Ureter (tube that carries urine from the kidneys to the bladder)
Urethra (a short tube that carries urine from the bladder to outside the body)
Bacteria cause most UTIs. Anyone can get one, and its most common in women, especially if they are pregnant.

If you think you might have a UTI, tell your doctor. With proper care, you and your baby should be fine. But you need to make sure it doesnt affect
your kidneys.

Most of these infections are limited to the bladder and urethra. But sometimes they can lead to a kidney infection. If they do, UTIs may lead to
preterm labor (giving birth too early) and low birth weight.

If you have a UTI, you may have:
An urgent need to pee, or urinating more often
Trouble with peeing
A burning sensation or cramps in your lower back or lower belly
A burning feeling when you pee
Urine that looks cloudy or has an odor
SI Result SI Value SI Result SI Value
Hematocrit M-0.40-0.54 Eosinophils 0.04 0.02-0.04
0.41 F-0.37-0.47 Basophils 0.00-0.01
Hemoglobin M-140-160 g/L ESR M-0-10 mm/hr
121 F-120-140 g/L F-0-20 mm/hr
RBC Count 4.0-4.2 X 10 /L Platelet Count 150-350 X 10 /L
WBC Count 13.4 5-10 X 10 /L Bleeding Time: 2-2.30 minutes
Clotting Time: 2-4 minutes
Differential Count CRT 15-45 minutes
Neutrophils MCV 77.5-85.5
Segmenters 0.62 0.58-0.66 MCH 26.5-31.3
Stabs 0.03-0.05 MCHC 32.4-35.4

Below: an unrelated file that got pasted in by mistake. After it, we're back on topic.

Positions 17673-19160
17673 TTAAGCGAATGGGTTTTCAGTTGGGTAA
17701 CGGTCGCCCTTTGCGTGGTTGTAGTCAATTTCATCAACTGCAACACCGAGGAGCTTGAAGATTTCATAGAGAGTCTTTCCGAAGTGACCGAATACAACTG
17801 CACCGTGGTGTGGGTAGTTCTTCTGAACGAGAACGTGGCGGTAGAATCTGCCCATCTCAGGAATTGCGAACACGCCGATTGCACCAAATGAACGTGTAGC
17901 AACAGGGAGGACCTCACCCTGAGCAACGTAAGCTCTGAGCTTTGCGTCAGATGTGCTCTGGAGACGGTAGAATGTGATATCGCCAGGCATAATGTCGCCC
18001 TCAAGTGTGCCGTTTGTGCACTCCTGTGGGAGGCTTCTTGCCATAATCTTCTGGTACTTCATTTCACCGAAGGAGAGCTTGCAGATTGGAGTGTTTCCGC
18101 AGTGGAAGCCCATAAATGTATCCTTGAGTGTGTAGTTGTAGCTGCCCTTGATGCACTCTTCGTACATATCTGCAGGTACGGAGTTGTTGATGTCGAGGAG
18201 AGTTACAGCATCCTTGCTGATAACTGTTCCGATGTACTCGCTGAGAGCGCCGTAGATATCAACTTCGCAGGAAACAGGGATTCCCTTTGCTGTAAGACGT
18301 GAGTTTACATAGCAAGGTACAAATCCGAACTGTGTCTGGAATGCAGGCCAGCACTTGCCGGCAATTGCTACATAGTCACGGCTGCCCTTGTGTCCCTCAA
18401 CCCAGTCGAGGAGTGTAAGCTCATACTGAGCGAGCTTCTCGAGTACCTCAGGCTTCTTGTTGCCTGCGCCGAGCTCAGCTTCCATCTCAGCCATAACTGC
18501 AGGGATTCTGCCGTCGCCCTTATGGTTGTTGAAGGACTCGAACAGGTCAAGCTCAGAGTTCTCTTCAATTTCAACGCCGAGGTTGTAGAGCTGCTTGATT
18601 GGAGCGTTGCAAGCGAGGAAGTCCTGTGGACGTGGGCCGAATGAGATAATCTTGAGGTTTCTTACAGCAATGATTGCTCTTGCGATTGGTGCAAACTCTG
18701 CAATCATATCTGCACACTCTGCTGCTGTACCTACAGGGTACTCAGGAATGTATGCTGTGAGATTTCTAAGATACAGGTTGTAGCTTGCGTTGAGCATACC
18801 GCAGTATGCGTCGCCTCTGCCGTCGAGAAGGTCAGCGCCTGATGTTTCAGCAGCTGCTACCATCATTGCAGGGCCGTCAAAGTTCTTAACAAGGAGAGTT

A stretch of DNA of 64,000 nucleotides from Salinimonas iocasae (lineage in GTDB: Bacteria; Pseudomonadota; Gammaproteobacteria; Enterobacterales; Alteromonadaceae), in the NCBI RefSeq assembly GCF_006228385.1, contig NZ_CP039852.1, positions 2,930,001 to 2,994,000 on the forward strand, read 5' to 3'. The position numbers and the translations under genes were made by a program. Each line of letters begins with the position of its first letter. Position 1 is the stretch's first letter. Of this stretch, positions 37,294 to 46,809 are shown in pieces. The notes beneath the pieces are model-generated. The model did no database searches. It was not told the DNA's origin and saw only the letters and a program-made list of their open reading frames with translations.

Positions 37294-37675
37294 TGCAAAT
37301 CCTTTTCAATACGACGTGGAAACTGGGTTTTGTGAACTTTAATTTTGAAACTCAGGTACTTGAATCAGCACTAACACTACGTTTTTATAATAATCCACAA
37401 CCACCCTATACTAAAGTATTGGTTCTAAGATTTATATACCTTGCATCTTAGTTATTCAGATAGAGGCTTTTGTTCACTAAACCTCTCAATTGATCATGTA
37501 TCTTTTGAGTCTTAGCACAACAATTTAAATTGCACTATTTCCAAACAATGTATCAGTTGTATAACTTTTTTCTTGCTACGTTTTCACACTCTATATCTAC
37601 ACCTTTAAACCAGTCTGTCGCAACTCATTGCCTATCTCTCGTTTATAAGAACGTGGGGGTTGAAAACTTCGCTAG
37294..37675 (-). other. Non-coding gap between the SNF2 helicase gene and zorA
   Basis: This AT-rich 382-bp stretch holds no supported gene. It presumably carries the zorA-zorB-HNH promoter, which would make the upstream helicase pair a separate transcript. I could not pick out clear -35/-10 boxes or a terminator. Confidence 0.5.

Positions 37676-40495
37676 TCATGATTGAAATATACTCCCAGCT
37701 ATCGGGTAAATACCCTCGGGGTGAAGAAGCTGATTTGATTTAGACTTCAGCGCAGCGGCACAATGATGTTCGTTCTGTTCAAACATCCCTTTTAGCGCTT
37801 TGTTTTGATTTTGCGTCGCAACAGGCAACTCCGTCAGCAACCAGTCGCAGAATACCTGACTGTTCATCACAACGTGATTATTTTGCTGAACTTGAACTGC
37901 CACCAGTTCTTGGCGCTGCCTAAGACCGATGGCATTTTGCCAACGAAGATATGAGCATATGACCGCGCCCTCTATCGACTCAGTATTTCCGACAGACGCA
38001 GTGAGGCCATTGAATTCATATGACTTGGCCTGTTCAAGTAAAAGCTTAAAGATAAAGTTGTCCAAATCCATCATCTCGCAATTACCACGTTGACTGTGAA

Juveniles 0.00-0.02 Blood Type
Myclocytes 0.00-0.01 Others
Lymphocytes 0.26 0.21-0.3
Monocytes 0.06 0.04-0.06

Subjective Risk for The patient will Independent: The patient

Data: altered maintain/regain Monitor voiding This maintains/regain
urinary effective pattern pattern. Identify information is s effective
Patient states elimination of elimination, reasons for essential to pattern of
that Gapala ihi initiate changes. plan for care elimination,
n asana ako necessary and influences initiates
tapos makulog lifestyle choice of necessary
man pag gaihi changes and individual lifestyle changes
participate in interventions. and participates
Objective treatment in treatment
Data: regimen to Palpate bladder. Bladder regimen to
correct/control Observe for distention correct/control
WBC Count: situation. overflow voiding, indicates situation.
13.4 determine urinary
BP 100/80 frequency and retention,
T 36.2 C timing of which may
P 85 dribbling/voiding. cause
R 18 incontinence
U/S 3/0 and infection.

Promote fluid Maintains

intake of 2000- adequate
3000 mL/day within hydration and
cardiac tolerance. promotes

Institute bladder Program is

program (including appropriate to
scheduled voiding, be successful
Kegels exercise) when positive
involving client and attitudes and
staff in a positive cooperation
manner. are present.

Assist client in sit Provides

upright position on functional
bedpan/commode position for
if not able to use urination.
bedside commode.

Provide/encourage Reduces risk of

perineal care daily contamination/
and as needed. ascending
Avoid verbal or Expressions of
nonverbal signs of disapproval
rejection, disgust, lower self-
or disapproval over esteem and are
failures. not helpful to a
medications as